16th November 2014
Having played with some of the best in the world Bennie Maupin was in
Liverpool tonight for an inaugural concert with his own quartet. Herbie
Hancock and Miles Davis, amongst others, have utilised the prolific woodwind
player. Now he walked on stage in his own right with Carl Orr (guitar),
Larry Butley bass) and Rod Youngs (drums) to the acclaim of 50 - 60 fans,
well old enough to know his pedigree.
Improbably the evening got off on the wrong foot with a fault to the
guitarist's technical equipment, so Maupin improvised before heading off
into Miles Davis's In a silent way. His soprano sax, throaty, blowy and
slow, was joined by hypnotic silent drums and repeated notes on bass before
he moved up to tenor playing well within himself and directing the band,
before improvising at will over them.
Name dropping Kurt Elling, he continued with a piece of his own, Maiden
Voyage. Further testing the audiences' knowledge, 'Who's heard of Lester
Young?' he expanded on Message To Prayers, on bass clarinet in a deep
easy paced organ-like refrain with a Caribbean drift to it. The other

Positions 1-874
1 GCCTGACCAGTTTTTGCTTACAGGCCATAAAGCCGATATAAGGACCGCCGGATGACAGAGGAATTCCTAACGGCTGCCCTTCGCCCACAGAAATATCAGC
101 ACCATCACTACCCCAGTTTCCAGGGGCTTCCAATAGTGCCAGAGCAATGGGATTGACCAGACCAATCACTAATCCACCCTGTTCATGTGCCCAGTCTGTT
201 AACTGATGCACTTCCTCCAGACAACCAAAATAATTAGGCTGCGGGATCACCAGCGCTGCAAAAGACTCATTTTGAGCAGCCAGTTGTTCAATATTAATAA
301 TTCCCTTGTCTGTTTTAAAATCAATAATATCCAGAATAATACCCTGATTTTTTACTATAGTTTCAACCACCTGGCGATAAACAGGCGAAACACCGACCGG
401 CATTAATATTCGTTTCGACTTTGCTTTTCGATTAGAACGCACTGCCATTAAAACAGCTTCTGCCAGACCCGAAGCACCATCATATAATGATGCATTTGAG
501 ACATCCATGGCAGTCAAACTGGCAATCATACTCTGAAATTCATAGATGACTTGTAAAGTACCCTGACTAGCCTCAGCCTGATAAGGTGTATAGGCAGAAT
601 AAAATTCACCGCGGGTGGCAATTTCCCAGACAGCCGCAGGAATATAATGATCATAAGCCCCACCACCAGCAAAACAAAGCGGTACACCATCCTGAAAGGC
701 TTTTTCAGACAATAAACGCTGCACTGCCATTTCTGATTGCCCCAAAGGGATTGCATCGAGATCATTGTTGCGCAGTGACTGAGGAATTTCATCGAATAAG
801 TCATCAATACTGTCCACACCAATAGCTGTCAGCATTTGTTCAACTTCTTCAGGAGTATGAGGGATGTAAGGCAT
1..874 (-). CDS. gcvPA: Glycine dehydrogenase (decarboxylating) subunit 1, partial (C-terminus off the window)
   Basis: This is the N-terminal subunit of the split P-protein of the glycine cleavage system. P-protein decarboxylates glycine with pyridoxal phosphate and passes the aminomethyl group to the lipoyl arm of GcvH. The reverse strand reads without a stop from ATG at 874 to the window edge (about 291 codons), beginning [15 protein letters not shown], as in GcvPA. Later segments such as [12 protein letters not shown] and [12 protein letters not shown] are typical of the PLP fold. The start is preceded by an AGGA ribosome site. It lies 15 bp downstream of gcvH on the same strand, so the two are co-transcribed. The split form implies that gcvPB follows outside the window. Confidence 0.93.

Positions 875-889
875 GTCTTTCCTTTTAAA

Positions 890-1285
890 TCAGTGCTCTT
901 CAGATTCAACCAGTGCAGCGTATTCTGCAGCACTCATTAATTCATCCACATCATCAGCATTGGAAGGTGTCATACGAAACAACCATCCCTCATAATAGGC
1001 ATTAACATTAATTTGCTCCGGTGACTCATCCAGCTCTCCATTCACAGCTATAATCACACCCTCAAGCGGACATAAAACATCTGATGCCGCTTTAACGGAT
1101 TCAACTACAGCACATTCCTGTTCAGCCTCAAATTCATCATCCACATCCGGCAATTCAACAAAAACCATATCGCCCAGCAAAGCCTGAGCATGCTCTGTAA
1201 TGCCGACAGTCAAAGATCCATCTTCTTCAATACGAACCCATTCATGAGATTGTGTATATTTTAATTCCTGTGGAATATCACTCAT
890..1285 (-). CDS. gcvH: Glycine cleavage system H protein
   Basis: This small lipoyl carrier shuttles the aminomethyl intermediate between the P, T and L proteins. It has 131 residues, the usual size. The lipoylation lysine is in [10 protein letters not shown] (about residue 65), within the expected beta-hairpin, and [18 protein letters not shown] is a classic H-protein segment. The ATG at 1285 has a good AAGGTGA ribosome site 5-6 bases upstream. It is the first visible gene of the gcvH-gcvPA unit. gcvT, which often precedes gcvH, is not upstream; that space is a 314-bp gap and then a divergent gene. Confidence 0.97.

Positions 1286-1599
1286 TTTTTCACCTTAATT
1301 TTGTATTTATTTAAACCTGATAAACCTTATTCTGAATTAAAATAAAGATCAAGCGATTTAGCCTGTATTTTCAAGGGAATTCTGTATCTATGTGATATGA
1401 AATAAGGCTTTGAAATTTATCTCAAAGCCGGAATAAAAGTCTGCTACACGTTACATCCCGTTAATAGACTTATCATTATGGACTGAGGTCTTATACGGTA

players showed they are no slouches when stepping up to the plate - finger
plucking good from the bass, sashes a go-go from the percussionist, and
the guitar almost mandolin- like before jam time and a chaotic climax.
As this was only one of four gigs in the current UK tour, the last is
at Ronnie Scott's, it had already been a privilege to have seen them and
the collective buzz in the interval bar said as much.
As the lights dimmed again some heavy breathing from his tenor sax propelled
windswept waves of sound to languish on the smooth jazz beach of the backing
group, as Maupin extended the tube to exhaustion.
Hints of John Coltrane followed in the next piece with the sax being
overtaken by Orr's dexterity, Young's right hand stick and Bartley's determined
strumming on You Don't Know What Love Is, while All Blues had the bassist
over-egging his deepest notes.
Finally, Maupin's probing of the audience struck gold, when no-one recognised
Lyle 'Spud' Murphy, the inventor of a self taught Equal Intervals System
- sounds in nature from a unique overtone system, so we were informed.
The composition Equal Justice, dedicated to Spud, saw Maupin briefly on
piano, before switching back to sax while the guitarist's pedal steel
footwork went into overdrive, the drummer utilising his full artillery,
before everyone finished on a wall of noise leading to the woodwind's
coda wind down.
Jet- lagged he might have been but Maupin continued to end it all as
peacefully as it had started; Orr playing some far away island stuff as
they all mooched along. Strong sustained applause brought the group back
on stage to a standing ovation which was the last sounds of a great night.